What We’re Reading: October 30, 2008 Edition
A number of news items start us off in this edition of What We’re Reading. First up, the National History Center and the Teagle Foundation have released a new report on “The Role of the History Major in Liberal Education.” Then the Office for Human Research Protections appoints a new head, the Park Service opens the Tuskegee Airman National Historic Site, and OHA launches a new web site. We also link to articles on “How Muslims Made Europe,” a profile of an assistant professor, wikipedia and “truth,” and a new mapping project. Rounding out this post we note articles related to two (unrelated) themes: presidential campaigns and Halloween.
- A Broader History Major (and Professor)
Inside Higher Ed reports on the recent National History Center and Teagle Foundation report, “The Role of the History Major in Liberal Education.” We also mentioned this on AHA Today last week.
- Menikoff to Head OHRP
Zachary Schrag reports on the appointment of a new head of the Office for Human Research Protections, which makes the rules governing research. Also related, and noteworthy, Rep. Diana DeGette (D-CO) recently introduced legislation to tighten up those rules, though perhaps in ways that will further tighten the restrictions on oral history research.
- Park Service Opens Tuskegee Airmen Historical Site
The National History Coalition notes the newly opened Tuskegee Airmen National Historic Site at Moton Field in Tuskegee, Alabama.
- OHA Launches New Web Site
The Oral History Association has revamped their web site and it is now online complete with social networking tools and a wiki. Hat tip.
- How Muslims Made Europe
Reviewing AHA member David Levering Lewis’s new book, God’s Crucible: Islam and the Making of Modern Europe, 570–1215, in the November 6, 2008, issue of the New York Review of Books, Kwame Anthony Appiah elucidates at length the signal contributions made to European societies by Islamic culture as it radiated from its Spanish bastions in Cordoba and elsewhere, and alludes appreciatively to what he calls Lewis’s "startling proposal": That in the making of the modern European world, the cultural legacies of Islam were as important as the legacy of Charlemagne.
- The Professionalization of a Young Historian
This article describes the work of Jason Parker, an assistant professor at Texas A&M University as part of the National History Center’s recent "Decolonization Seminar."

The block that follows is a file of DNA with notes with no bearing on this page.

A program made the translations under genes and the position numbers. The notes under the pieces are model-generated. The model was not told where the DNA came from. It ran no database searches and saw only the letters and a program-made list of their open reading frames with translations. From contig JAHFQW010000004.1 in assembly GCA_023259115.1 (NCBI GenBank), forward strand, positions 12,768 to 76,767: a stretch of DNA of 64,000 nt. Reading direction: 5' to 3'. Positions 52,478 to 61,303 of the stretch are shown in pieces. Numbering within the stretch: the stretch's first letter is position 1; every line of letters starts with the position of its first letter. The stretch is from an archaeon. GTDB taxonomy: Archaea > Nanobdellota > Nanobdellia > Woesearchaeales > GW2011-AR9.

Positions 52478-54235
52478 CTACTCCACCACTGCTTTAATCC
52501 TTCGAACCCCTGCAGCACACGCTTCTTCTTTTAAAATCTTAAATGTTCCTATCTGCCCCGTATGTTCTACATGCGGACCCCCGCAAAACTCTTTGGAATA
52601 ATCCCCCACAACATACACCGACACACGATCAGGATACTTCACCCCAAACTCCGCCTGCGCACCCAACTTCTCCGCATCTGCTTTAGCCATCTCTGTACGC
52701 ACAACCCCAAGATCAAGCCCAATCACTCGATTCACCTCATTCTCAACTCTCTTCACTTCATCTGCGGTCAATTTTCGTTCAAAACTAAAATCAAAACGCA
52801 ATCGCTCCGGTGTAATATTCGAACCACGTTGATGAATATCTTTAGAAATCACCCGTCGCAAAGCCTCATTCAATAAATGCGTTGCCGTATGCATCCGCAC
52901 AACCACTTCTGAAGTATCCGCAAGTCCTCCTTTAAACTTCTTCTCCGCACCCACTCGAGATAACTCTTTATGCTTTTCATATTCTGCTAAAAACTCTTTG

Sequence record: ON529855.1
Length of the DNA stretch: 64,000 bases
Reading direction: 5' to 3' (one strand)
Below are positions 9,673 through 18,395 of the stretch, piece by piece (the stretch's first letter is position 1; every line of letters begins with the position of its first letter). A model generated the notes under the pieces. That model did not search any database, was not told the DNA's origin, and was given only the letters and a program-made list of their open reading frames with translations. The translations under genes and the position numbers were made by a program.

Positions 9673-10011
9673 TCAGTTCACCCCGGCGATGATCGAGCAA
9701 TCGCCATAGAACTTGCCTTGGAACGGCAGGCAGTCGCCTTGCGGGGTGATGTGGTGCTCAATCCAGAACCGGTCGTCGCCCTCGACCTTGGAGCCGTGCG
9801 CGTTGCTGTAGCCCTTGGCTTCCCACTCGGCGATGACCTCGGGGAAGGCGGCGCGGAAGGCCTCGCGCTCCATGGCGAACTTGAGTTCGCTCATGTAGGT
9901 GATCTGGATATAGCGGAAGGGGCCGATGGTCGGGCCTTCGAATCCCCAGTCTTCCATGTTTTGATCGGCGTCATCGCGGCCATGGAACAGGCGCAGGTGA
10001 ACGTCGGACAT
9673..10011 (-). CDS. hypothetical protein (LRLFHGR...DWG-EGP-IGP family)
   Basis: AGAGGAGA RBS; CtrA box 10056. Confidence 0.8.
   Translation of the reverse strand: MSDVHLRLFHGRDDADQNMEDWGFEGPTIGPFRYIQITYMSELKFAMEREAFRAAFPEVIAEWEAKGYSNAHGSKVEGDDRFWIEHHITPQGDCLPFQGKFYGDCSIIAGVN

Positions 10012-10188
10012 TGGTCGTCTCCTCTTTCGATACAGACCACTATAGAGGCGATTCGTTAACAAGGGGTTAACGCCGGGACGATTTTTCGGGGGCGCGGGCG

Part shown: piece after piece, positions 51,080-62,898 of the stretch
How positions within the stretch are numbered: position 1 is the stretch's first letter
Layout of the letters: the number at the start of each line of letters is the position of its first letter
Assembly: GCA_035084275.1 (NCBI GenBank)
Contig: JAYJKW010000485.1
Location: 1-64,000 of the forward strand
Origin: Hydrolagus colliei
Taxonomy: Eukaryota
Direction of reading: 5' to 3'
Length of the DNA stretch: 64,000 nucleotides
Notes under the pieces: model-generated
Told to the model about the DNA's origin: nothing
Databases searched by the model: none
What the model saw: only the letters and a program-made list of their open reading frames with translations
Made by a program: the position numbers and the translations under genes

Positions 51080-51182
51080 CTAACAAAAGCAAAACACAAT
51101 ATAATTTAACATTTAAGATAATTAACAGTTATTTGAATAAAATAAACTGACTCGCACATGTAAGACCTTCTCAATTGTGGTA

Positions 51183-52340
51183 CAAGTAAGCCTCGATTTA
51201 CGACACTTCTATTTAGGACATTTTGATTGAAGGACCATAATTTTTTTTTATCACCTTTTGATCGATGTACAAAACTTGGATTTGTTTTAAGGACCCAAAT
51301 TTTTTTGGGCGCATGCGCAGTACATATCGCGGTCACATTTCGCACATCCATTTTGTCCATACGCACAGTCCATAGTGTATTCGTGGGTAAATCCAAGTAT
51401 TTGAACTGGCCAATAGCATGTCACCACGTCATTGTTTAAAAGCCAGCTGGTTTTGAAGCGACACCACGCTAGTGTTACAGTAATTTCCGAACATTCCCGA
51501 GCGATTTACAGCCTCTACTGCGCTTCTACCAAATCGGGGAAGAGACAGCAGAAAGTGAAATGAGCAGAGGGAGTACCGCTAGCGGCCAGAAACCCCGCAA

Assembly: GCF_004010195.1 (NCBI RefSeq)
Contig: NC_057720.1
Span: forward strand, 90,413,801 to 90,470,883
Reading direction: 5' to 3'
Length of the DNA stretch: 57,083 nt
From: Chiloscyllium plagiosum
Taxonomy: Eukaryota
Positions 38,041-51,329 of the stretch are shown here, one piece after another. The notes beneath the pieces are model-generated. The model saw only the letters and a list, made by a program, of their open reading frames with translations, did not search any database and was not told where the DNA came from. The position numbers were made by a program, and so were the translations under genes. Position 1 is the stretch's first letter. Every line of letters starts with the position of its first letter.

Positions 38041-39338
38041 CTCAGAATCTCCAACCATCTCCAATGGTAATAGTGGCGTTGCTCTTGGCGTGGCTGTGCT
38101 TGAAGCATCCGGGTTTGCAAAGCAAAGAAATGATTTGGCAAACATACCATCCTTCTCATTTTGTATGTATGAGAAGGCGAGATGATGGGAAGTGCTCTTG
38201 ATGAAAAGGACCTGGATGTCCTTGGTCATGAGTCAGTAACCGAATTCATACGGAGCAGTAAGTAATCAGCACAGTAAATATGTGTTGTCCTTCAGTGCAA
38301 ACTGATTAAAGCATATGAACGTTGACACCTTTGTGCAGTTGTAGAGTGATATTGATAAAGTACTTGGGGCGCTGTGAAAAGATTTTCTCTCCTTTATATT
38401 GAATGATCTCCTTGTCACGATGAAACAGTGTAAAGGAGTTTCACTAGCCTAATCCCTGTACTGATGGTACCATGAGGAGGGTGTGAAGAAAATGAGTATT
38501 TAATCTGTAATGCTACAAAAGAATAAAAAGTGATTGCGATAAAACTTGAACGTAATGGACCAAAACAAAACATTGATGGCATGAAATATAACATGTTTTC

- The Epistemology of Wikipedia
Computer science professor Simson L. Garfinkel looks at what Wikipedia means for definitions of "truth."
- Mapping world history
Suzanne Fischer at the Public Historian blog points to a sneak demo video peek of a new world history mapping project.
- Voices, Votes, Victory: Presidential Campaign Songs
The Library of Congress presents an exhibit of past presidential campaign songs that will run through March 7, 2009.
- Timeline of U.S. Presidential Elections
Looking for electoral maps from every presidential election in U.S. history? Found.
- Quiz: Bizarre U.S. Presidential Elections
Do you know your presidential election history? Find out for sure, with this quiz on “Bizarre U.S. Presidential Elections.” Hat tip.
- Library Ghosts: Northeastern U.S.
This extensive list from the Britannica Blog (see the site for the four other installments) compiles libraries that are said to be haunted. Seemed a fitting addition to What We’re Reading the day before Halloween.
- Vintage Pics Capture ‘Halloween in the Time of Cholera’
Wired magazine showcases a collector’s set of pre-1940 Halloween pictures. Is it just us or was Halloween creepier back in the day?
- Revisiting the Haunted History of Gettysburg
Writer Stephen Budiansky delves into the history and undeniable eeriness of the Gettysburg battlefields.
Contributors: David Darlington, Elisabeth Grant, Jessica Pritchard, Pillarisetti Sudhir, and Robert B. Townsend
This post first appeared on AHA Today.
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